10 Hard-to-Believe Succulent Facts
by Lynn KirkApr 14, 2022
Thought you knew all there was to know about succulents? Well, did you know these 10 hard-to-believe succulent facts?
1. Some succulents wear ‘sunscreen.’ It may not be Coppertone, Banana Boat, or Panama Jack … but it does the same thing. Succulents’ nature-made sunblock is farina (or technically, epicuticular wax): a chalky covering that shows up on some succulents’ leaves, stems, and flowers. This dusting gives the plant an odd gray or blue cast, but it’s best to leave it, not clean it. This ‘year-round sunscreen’ is simply nature’s way of helping the plant avoid a bad case of sunburn. You can help, too, by filtering your plants from the summer sun’s raging rays!
2. They’re ‘prehistoric.’ Yep, some succulents were around a remarkable 5 to 10 million years ago! While many trace their heritage to Africa, others hail from nearby Madagascar, which is a remote island off Africa’s east coast. Madagascar’s natural isolation protected the island-grown succulents from being stomped, tromped, and chomped by wildlife and early man. They not only survived; they thrived. If they withstood millions of years in the wild, surely they can withstand your wild-but-well-meaning gardening care?
3. They’re a bunch of ‘saps.’ The word ‘succulent’ hails from the Latin word ‘sucus,’ which means ‘sap.’ And it’s that nutritious, stored sap that makes succulents so plump and fleshy. This internal storage system also helps them survive periods of drought and infrequent watering. That’s why overwatering is the number 1 killer of succulents. Too much of a good thing is just that: too much!
4. Some prefer the tropics over deserts. The word ‘succulent’ probably conjures up thoughts of cacti in an arid desert, but not all succulents are desert marauders. Some prefer just the opposite: jungle rainforests. Perhaps the most well-known of these are the holiday revelers: the Easter, Thanksgiving, and Christmas cacti. Their tropical roots are why these holiday beauties tend to prefer less light and more water than typical cacti!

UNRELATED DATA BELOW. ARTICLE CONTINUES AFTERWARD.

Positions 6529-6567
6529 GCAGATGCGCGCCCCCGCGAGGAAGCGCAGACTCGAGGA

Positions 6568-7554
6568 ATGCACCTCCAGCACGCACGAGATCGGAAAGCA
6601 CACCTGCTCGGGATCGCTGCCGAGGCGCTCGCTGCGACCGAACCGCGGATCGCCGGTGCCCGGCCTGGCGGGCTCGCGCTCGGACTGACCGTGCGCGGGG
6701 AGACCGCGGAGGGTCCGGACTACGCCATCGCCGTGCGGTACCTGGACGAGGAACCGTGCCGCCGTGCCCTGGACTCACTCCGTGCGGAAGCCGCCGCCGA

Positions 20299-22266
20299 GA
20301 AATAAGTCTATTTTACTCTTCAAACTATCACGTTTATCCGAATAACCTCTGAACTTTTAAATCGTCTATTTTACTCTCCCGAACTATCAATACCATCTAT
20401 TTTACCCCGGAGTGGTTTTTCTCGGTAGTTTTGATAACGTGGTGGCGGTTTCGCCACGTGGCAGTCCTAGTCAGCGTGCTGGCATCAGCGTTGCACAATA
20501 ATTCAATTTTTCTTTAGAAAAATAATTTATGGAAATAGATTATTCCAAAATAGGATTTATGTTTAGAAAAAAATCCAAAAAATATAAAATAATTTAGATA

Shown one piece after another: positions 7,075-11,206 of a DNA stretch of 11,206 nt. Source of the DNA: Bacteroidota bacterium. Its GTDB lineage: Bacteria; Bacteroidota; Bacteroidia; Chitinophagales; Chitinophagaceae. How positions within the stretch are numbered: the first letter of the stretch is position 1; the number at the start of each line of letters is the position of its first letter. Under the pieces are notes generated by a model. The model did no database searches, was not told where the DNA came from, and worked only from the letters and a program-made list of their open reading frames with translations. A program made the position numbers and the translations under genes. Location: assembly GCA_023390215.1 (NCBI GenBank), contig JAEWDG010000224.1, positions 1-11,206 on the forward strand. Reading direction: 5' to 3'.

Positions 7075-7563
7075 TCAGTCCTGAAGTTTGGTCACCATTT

5. Succulents aren’t tempting, to most pests that is. In fact, you might be able to put away your pesticides. Granted, succulents can be attacked by aphids and such—especially if nearby plants are infested—but typically you can hedge your bets that unlike most other plants, you’ll have less visits by pesky insects seeking a free meal, home, and/or nesting ground (yikes). If pests happen to appear, act quickly. They can grow from minor complaint to killer capacity in no time!
6. Leaf size hints at 'height in the skies.’ Just like a dialect gives clues as to where we’re from, the size of a succulent’s mature leaves tells us where they’re from — at least in terms of elevation. Mature succulents with small leaves tend to originate in higher elevations, while those with large leaves tend to call lower elevations ‘home.’ No wonder that they also perform better in elevations similar to their origin.
7. They bring fashion alive. Make-it-yourself jewelry is nothing new. After all, crafting beautiful accessories has been around since man’s (oops, woman’s) earliest days. But succulent-adorned jewelry and hair adornments are an up-and-coming trend. All that’s needed is assorted succulent cuttings + wide-and-flat wristbands/earrings/ring forms/or hair barrettes + glue + ‘craftivity.’ If stored in a cool place without direct sunlight, they can even last a month or more. Succulent Market’s cuttings are a great start for make-and-wear parties!
8. Succulents are ‘over’ the rainbow, in terms of the number of colors, that is. Succulents’ hues run the gamut: from vibrant grass green to heather blues; soft peach to sundown coral; and pink tipped to regal burgundy. A greenhouse full brings to mind a large pack of Crayola crayons!
9. They’re natural ‘clones.’ Sure enough, you can take succulent cuttings, let them form a slight callous, and then plant them so more babes develop right from the mother plant. That’s cloning in the most elementary form, and it works. Sure, you can propagate in other easy-to-try ways, but regardless the method it adds up to one thing: $avings!
10. ALL cacti are succulents, but the opposite isn't so. There are between 1,500 and 1,800 cactus species, and each and every one is a succulent. Yet, lots of other succulents are technically unrelated to the cactus! That’s because the others range across 60 different plant families. So there is NO ‘one’ succulent plant family. Just consider succulents a brood of breathtaking plants!
These 10 hard-to-believe succulent facts might make you believe that you need a few more plants for your or your friend's collection. If so, visit www.SucculentMarket.com, browse the pics, place your order, and watch for your delivered-with-care package. Your domestically grown plant will arrive in just a couple days and in just perfect condition. Now THAT's hard-to-believe, but true! Just ask the thousand or so customers who rely on Succulent Market!